It is useful to note that the Somalia delegate to the Third United Nations Conference on the Law of the Sea between 1975 to 1980 was Abdulqawi Ahmed Yusuf who later became a Judge of the International Court of Justice in 2009 (just 5 years before Somalia made its first claim to Kenya’s Maritime territory and was elected its Vice President a couple of months later in 2015. He became President of the Court in February 2018 for a period of three years until February 2021. This period is indicative as it is also the period within which the court made several inexplicable decisions against Kenya’s request. Kenya requested at least thrice to be allowed more time to prepare for the hearings due to exceptional circumstances occasioned by COVID-19 and the fact that it had procured a completely new legal team that needed more time to familiarize themselves with the case and prepare an appropriate defence to which the Court refused. Even when Kenya agreed to the date and requested oral hearings so that it could table new evidence that could not appropriately be presented by video-link, the Court refused, without reasons, to hear Kenya. Kenya withdrew from the case on the basis of procedural unpreparedness and even then, went further to request the Court to allow its agent (The Honourable Attorney General) to address the Court for thirty minutes on matters that had already been presented to the Court, the Court still inexplicably refused to entertain such a request.

The Court, under very clear persuasion and direction of a Somali President of the Court seemed to have made up its mind to rule against the republic of Kenya and give Somalia our disputed territory despite sufficient evidence to the contrary. The question the world must be left asking is, in whose interest is the court working? What was the emergency being cured by the Court’s decision to reject requests from Kenya at a time of obvious global upheaval caused by the COVID-19 Pandemic?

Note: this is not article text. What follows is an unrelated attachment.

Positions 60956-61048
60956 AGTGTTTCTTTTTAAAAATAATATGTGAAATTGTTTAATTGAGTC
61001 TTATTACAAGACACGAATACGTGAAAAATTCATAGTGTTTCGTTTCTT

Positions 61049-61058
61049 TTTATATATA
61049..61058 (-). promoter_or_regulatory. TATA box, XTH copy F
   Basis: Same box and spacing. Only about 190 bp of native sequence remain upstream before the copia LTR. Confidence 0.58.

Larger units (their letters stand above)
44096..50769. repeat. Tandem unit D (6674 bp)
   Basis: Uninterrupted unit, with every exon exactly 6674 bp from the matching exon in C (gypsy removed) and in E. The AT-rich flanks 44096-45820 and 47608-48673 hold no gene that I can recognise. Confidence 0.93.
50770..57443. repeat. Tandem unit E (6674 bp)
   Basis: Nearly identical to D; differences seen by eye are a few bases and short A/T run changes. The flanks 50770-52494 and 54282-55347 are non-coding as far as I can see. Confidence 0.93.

The answer could be found in a 2019 Report titled “Offshore Somalia 2019” in which the Somalia Government exhibited seismic oil blocks data for potential buyers in London on February 7 2019 sponsored but none other than potential oil explorers. Kenya accused Somalia of including oil blocks in the disputed 100km Indian Ocean triangle in the exhibition, with the full knowledge that the dispute is before the International Court of Justice. The boldness with which the Somalia Government exhibited these oil blocks in the disputed territory indicate that they could have gotten assurance from their countryman at the ICJ that the decision would go in their favour – a fact that rendered Kenya’s continual participation in that shambolic trial at the ICJ meaningless.

Like happened in similar cases in Nicaragua v United States where the US declined to participate in the proceedings on the grounds that the Court lacked jurisdiction in this matter, Kenya raised similar preliminary objections on the basis that Kenya and Somalia had entered a binding Memorandum of Understanding to resolve the matter by negotiations in 2009. We would therefore like the UN Security Council to which Kenya is currently President, to not give that biased and obviously retrogressive decision of the court (which we expect to go against us) any legitimacy given that it is the last port of call above which there is no appeal save for a stay of execution by the UNSC.

As we wait for the judgement on October 12, Kenyans should brace themselves for increased rhetoric from Somalia and their local sympathizers.

The people of Somalia must understand that Kenya has no intentions of honouring any adverse judgement of the Court to annex a big part of our maritime boundary and will be willing to do whatever is necessary to protect and maintain our territorial integrity.